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Castleberry Fairs

Wolfeboro selectmen warned about ADA compliance


by Thomas Beeler
Editor of The Granite State News
August 23, 2012
WOLFEBORO — Wolfeboro resident Bobby Hanson, who had filed the complaint about the town's lack of compliance with the Americans with Disabilities Act in 2005, told selectmen on Aug. 15 about his frustrations trying to get the town to address current ADA issues.

"I have spoken with the Justice Department about the lack of response and they have advised me to file another complaint in Washington," Hanson said. "I'd rather see the problems addressed here and fixed."

The first issue Hanson raised was the lack of an ADA-compliant bathroom in Town Hall. The town has not had a public bathroom in Town Hall for some time, but the lack of a handicapped accessible public bathroom makes the public meeting room non-compliant, despite the addition of ramps last year that made it wheelchair accessible. "There should be no meetings in Town Hall until the meeting room is ADA compliant."

Hanson added that he went to Town Hall a week ago and noted that, in addition to the lack of a public ADA bathroom, counters where people pay bills were all above the level of someone in a wheelchair and there was not enough space in front of the Town Clerk's counter for a wheelchair to turn. These problems, along with the as-yet-uncorrected handicap parking spaces at Town Hall, were identified by Cheryl Killam, the former disability specialist for the State of New Hampshire, when she investigated Hanson's original complaint years ago. "The town is not supposed to be using space that is not accessible," Hanson emphasized.

A second issue Hanson has been trying to get addressed were the signs at the entrances to hiking and bike paths completed last year by Pathways of Wolfeboro on land owned by the town and the Lakes Region Conservation Trust. The signs state, "No Motorized Vehicles," a blanket exclusion not allowed by ADA since it would ban use of electric powered wheelchairs as well as other powered mobility devices used by the handicapped.

In trying to get someone from Pathways of Wolfeboro to respond to this sign issue Hanson found that there is no such legal entity as "Pathways of Wolfeboro." Yet a check he wrote to Pathways was accepted by the Wentworth Economic Development Corp, which is acting as the group's fiscal agent. He warned that the town was liable for any issues that arose in connection with Pathways and cited the case of the outdoor skating rink in North Conway which may have to be closed due to liability and other issues.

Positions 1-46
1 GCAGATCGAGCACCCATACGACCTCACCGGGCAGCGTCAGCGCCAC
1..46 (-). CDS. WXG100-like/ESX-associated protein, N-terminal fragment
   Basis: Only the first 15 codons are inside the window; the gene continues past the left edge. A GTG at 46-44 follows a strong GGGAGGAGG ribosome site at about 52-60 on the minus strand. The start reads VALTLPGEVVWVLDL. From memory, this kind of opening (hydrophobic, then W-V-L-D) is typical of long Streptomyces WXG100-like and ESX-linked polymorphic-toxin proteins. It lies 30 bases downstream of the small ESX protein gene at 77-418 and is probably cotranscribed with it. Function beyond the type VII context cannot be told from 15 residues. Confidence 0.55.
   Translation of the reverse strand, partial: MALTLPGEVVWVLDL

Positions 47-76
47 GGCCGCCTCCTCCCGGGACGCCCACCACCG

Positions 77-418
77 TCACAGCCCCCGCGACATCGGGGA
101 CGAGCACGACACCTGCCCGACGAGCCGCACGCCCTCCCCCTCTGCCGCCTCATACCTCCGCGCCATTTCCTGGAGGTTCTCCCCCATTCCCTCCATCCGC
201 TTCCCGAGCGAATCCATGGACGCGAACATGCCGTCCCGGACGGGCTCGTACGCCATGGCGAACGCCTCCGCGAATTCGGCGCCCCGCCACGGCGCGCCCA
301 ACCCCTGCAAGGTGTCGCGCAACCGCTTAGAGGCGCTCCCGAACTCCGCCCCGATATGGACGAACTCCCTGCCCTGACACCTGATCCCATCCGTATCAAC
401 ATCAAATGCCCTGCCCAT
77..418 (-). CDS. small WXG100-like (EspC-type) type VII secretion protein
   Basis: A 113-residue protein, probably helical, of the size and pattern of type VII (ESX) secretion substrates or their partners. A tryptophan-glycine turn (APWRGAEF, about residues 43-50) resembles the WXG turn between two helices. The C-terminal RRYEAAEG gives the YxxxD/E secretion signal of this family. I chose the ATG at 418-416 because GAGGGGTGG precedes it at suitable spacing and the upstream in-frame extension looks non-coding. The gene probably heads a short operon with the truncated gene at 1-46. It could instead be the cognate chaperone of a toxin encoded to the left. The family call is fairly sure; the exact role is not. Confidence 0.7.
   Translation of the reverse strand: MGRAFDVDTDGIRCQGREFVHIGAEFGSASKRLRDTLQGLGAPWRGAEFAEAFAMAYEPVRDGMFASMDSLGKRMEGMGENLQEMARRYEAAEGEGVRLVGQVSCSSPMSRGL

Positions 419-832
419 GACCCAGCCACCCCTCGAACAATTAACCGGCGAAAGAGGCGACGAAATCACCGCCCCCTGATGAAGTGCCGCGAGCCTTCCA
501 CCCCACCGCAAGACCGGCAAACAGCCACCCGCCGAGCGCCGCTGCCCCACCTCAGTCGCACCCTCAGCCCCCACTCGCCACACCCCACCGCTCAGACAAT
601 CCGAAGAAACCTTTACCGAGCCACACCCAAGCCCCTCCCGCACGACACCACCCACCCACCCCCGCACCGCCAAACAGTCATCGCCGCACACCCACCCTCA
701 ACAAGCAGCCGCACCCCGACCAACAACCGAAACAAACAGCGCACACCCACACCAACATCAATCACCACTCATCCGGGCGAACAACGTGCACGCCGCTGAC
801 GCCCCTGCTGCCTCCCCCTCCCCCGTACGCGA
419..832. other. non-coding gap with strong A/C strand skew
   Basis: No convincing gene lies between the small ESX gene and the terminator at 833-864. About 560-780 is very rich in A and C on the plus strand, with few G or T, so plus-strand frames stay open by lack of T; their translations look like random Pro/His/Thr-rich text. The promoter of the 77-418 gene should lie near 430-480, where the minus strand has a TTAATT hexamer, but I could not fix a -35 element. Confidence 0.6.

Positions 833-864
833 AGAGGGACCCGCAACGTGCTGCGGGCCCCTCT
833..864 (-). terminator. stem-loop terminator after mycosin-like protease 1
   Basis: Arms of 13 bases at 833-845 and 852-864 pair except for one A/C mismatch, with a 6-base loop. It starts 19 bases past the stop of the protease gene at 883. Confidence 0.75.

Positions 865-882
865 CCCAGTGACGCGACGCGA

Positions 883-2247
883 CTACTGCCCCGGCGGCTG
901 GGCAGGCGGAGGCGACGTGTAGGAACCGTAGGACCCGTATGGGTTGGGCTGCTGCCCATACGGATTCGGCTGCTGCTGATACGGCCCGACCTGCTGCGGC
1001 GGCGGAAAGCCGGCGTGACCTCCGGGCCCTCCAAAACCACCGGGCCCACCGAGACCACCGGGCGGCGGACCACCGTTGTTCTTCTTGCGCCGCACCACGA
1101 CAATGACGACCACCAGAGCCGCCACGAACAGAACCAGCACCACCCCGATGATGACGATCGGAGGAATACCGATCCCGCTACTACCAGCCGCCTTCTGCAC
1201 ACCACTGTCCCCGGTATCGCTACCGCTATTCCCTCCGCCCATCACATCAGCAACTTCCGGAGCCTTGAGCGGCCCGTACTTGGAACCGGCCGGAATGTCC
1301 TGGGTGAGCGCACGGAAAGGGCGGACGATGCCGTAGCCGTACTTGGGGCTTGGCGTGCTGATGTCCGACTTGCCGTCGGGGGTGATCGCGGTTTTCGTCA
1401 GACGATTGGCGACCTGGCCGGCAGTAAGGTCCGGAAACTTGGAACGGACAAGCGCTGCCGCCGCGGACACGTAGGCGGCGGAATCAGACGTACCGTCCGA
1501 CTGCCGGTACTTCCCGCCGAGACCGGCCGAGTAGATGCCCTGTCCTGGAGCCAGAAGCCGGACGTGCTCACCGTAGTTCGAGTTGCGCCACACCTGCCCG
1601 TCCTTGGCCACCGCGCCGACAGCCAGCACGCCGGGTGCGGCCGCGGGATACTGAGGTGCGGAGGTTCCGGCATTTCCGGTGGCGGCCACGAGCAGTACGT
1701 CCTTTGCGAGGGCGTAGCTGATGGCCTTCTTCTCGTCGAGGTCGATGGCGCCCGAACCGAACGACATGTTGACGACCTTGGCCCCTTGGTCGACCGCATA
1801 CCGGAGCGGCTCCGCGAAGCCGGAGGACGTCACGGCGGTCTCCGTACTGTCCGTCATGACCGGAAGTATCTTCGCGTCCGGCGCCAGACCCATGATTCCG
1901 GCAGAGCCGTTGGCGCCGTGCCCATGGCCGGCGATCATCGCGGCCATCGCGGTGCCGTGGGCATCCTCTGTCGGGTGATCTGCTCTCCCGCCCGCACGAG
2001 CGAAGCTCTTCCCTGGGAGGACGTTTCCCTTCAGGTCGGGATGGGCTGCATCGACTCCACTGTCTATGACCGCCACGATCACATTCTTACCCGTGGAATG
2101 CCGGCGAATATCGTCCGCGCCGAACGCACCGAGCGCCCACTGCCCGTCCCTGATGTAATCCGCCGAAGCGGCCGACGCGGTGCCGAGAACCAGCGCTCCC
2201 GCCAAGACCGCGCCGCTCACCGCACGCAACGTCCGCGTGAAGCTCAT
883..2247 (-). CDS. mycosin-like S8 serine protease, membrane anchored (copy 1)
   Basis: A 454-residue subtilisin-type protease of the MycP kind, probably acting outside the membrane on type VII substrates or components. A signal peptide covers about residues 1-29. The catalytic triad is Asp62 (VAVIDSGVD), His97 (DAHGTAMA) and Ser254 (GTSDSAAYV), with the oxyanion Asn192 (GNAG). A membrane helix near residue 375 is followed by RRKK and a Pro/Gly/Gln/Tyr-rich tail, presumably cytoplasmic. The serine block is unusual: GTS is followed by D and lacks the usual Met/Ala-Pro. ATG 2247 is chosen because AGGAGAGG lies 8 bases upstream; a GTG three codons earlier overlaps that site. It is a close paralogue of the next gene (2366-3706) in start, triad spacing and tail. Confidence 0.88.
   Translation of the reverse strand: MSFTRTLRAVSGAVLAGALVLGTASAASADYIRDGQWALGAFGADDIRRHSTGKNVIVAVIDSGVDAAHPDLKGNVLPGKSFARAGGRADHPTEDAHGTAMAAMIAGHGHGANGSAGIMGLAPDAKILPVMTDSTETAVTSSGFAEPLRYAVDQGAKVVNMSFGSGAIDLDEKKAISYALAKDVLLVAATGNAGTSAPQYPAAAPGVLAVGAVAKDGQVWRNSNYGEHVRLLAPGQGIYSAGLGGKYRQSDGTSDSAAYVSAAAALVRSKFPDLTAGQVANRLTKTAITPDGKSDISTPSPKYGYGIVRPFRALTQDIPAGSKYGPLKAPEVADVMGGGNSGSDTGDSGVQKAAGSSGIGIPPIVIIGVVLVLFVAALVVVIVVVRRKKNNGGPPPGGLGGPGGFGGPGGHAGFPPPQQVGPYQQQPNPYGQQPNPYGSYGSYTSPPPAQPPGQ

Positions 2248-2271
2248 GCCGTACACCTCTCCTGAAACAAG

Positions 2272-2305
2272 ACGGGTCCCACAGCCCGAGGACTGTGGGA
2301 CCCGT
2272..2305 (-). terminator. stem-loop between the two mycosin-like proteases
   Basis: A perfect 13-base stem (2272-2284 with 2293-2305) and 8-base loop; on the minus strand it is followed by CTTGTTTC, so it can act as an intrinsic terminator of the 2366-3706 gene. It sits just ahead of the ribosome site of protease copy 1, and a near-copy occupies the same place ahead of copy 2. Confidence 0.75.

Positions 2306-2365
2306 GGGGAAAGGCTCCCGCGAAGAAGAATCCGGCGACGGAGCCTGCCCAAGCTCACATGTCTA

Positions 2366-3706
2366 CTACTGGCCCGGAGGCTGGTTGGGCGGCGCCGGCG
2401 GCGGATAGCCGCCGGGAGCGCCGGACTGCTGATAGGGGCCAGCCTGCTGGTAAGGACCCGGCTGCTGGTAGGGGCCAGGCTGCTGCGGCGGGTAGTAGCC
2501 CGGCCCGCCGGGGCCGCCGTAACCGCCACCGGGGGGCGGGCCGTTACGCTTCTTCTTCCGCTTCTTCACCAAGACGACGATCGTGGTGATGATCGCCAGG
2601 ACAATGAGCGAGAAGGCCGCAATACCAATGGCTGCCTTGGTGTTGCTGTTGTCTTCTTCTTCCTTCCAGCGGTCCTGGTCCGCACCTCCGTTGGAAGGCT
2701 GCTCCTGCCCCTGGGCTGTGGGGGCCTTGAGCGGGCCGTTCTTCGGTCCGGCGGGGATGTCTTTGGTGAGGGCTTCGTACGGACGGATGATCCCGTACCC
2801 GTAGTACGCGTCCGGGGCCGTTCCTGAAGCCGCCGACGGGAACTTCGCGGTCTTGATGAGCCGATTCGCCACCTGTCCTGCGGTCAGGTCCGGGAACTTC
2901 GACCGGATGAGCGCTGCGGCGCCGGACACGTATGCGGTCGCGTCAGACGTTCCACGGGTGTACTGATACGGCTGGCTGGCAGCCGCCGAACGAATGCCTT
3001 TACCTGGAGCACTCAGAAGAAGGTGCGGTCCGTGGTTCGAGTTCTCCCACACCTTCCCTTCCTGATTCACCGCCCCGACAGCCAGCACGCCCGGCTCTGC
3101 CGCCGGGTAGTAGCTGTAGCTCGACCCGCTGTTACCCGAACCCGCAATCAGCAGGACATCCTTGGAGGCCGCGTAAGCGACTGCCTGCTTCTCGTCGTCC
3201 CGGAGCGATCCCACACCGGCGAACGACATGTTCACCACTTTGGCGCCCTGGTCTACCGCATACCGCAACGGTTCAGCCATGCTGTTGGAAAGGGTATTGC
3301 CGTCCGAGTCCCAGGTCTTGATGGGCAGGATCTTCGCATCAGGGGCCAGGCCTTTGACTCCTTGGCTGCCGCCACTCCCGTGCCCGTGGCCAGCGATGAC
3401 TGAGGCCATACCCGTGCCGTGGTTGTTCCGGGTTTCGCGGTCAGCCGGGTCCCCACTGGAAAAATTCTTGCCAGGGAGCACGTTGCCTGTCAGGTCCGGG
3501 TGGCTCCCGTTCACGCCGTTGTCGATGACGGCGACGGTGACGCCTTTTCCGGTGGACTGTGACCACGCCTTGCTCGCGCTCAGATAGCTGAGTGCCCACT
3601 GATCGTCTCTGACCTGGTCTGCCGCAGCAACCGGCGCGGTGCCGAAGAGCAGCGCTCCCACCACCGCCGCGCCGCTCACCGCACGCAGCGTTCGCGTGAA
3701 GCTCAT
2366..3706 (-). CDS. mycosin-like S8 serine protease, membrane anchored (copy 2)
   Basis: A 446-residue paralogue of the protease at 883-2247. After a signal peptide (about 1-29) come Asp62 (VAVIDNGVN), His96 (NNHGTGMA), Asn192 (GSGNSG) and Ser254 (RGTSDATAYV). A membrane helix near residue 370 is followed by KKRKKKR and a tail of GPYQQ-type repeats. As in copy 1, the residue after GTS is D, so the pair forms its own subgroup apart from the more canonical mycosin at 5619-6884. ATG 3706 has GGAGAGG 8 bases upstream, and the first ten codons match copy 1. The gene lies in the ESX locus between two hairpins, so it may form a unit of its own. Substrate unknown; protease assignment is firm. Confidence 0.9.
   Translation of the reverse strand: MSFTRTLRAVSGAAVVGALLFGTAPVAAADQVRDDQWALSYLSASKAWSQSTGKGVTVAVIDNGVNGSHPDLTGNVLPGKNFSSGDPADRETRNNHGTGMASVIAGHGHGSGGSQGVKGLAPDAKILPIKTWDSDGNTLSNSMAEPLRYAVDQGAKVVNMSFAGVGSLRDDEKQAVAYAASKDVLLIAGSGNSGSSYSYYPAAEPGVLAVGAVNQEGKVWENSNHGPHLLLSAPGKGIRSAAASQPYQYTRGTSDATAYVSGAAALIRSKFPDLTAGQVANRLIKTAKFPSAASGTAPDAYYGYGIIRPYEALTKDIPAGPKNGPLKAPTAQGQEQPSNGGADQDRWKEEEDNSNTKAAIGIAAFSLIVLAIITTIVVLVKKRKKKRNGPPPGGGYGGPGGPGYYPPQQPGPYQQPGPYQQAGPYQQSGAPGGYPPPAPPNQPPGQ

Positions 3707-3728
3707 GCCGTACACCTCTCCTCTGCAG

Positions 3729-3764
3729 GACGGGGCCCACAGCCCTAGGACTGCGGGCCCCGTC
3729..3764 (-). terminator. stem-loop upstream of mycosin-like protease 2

He said that Pathways has done a lot of good but needs to address the sign issue.

Other issues

Later, at the end of the meeting, Hanson took advantage of the second Public Comment period at the Aug. 15 meeting to add three more ADA issues.

The first was Mast Landing, which Hanson said was overlooked in the original investigation. Despite having a handicap parking space, the landing is inaccessible to someone in a wheelchair van because the entrance way crosses the rail bed, which causes vehicles to bottom out.

The second issue concerned the new sidewalk on the Bradley's Hardware side of Railroad Avenue and Depot Square, which is too narrow to allow a wheelchair to pass due mainly to the front ends of parked vehicles intruding into the sidewalk. There is also no crosswalk from the curb cut at the end of the sidewalk to the railroad station. Hanson said he had pointed out these problems to Public Works Director Dave Ford but has yet to receive a reply.

At that point Selectman Dave Bowers pointed out the soon-to-be-opened Front Bay Park, which he said only one of seven designed for wheelchair access. "It will put Wolfeboro on the map," he said.

Hanson acknowledged that the park itself was beautiful but that there are no sidewalks on Bay Street (where the entrance is) and the sidewalks into town on Elm Street are very narrow.

Hanson's third issue was with how Bill Todesco, who has a town license to sell from a food cart by Spencer Hughes on Main Street, has set himself up in a way that blocks using the passenger-side door in the handicapped parking spot. Todesco also parks his truck in the adjacent handicapped spot and, while he has a disability placard, he leaves it there all day.

Town Manager Dave Owen responded to the last comment by saying that a disability placard exempts the holder from parking time limit.

Selectman Chair Linda Murray said the board would look into the issues raised.

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